Additional Thoughts on How Turning High and Grade School Districts into Unit School Districts Will Raise Taxes

Former Cary Grade School Board President Scott Coffey shares his knowledge of school law:

As Cal indicated years ago, School Code requires certified employees to be migrated to the higher-paying contract of the consolidating districts, thus guaranteeing much higher labor expenses after a consolidation.

This proposed legislation requires a Unit district to be created from the consolidation process, and given that high school districts generally have higher teacher salaries, most elementary teachers will receive increases to their compensation as they are migrated to a high school contract.

As an example, looking at the variances in the Salary Tables for next year between D-155 vs D-26 shows a D-155 BS-10 value of $70,867 vs D-26 value of $47,044 which indicates a variance of $23,823 (or 50.6% higher).

Given that the overwhelming majority of D-26 teachers are younger and still on the Table, this process would spike compensation by at least by $3.5 million.

The same effect would be seen, to varying degrees, with the other K-8 districts (D-3, D-46, D-47) that would be consolidated under this scenario.

Further exacerbating the finances would be the increase to TRS pension costs due to the inflated salaries, increased benefits’ costs due to D-155’s contract, increased costs as the salaries/benefits structure for all the support personnel are standardized in a consolidated district, and the uncertainty of how a consolidation affects the calculation of State aid under the relatively new Evidence-Based Funding formula.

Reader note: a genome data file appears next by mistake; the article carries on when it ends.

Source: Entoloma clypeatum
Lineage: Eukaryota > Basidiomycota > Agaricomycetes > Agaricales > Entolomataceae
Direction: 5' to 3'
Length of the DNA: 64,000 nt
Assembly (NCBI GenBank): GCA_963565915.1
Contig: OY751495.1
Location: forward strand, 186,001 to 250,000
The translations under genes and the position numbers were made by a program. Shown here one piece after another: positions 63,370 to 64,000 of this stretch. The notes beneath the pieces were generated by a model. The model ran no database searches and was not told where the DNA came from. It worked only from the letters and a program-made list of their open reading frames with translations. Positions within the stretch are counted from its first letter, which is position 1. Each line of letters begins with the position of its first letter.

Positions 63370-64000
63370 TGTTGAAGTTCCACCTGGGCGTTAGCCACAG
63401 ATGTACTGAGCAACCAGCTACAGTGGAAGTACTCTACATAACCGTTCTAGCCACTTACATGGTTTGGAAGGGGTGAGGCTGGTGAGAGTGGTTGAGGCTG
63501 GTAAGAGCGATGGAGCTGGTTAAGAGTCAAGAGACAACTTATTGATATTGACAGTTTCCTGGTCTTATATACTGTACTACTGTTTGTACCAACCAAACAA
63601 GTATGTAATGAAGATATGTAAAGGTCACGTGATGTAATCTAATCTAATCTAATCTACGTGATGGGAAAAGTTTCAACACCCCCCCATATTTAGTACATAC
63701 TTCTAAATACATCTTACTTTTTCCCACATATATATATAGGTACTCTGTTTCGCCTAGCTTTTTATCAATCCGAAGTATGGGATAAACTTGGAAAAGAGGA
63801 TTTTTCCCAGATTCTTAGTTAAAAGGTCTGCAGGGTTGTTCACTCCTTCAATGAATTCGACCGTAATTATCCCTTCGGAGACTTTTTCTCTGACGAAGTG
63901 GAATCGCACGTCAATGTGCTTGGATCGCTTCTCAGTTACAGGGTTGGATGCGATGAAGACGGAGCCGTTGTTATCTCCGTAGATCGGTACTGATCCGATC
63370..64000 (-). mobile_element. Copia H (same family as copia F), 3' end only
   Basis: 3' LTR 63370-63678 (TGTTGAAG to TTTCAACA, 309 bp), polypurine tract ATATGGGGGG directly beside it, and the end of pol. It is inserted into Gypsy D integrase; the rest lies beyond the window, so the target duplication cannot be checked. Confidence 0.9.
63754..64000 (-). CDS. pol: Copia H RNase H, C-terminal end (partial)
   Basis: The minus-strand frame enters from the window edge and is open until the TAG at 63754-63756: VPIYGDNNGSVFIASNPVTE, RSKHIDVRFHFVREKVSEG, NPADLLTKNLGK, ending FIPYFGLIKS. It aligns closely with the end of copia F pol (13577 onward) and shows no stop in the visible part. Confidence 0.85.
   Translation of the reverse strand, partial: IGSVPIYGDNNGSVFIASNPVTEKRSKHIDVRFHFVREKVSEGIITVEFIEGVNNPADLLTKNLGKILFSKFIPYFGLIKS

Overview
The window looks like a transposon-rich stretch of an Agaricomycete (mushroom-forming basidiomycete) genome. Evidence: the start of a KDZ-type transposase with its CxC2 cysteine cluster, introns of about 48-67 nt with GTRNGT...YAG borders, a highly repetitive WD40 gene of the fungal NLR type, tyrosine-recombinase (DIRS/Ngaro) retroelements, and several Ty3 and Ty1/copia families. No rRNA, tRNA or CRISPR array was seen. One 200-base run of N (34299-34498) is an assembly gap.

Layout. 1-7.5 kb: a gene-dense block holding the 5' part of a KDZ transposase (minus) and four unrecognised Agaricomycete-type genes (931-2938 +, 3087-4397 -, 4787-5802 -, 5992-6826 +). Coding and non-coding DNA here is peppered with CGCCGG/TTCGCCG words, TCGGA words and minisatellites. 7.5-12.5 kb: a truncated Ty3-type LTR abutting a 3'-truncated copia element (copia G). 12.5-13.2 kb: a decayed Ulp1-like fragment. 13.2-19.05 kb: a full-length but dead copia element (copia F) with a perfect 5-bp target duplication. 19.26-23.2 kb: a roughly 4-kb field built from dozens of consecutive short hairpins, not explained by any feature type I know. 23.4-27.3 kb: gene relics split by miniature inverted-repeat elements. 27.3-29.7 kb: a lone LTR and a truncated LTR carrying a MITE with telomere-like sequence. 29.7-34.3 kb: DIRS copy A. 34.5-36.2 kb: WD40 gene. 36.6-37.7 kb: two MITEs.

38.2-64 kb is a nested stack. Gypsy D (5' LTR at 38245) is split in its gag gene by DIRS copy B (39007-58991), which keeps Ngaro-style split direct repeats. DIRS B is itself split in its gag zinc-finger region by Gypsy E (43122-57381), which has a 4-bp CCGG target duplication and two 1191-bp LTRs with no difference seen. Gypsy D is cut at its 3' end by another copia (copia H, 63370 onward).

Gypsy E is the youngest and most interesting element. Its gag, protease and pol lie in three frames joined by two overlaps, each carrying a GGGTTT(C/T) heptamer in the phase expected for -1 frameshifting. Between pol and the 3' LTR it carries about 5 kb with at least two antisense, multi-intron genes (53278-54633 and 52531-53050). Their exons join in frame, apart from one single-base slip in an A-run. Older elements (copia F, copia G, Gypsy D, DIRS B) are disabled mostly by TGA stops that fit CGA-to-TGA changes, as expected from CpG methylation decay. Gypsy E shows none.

While there would be administrative savings (i.e. Superintendents, Finance, HR, IT, Special Ed, Curriculum, etc.), those savings would be dwarfed by the incremental salaries/benefits and any additional costs to standardize instruction across the new district (textbooks, computers, etc.).

At this point, I’m not even sure if D-155’s contract language restricting student contact-time with teachers would allow K-8 teachers to teach their class for the whole day.

The easiest way to think about the rules for school consolidation (105 ILCS 5/Art. 11E) is that instead of adopting “Best Practices”, school code forces the adoption of “Worst Practices”.

The School District Efficiency Commission could put a consolidation referendum on the ballot which would require a statement of the maximum proposed tax rate.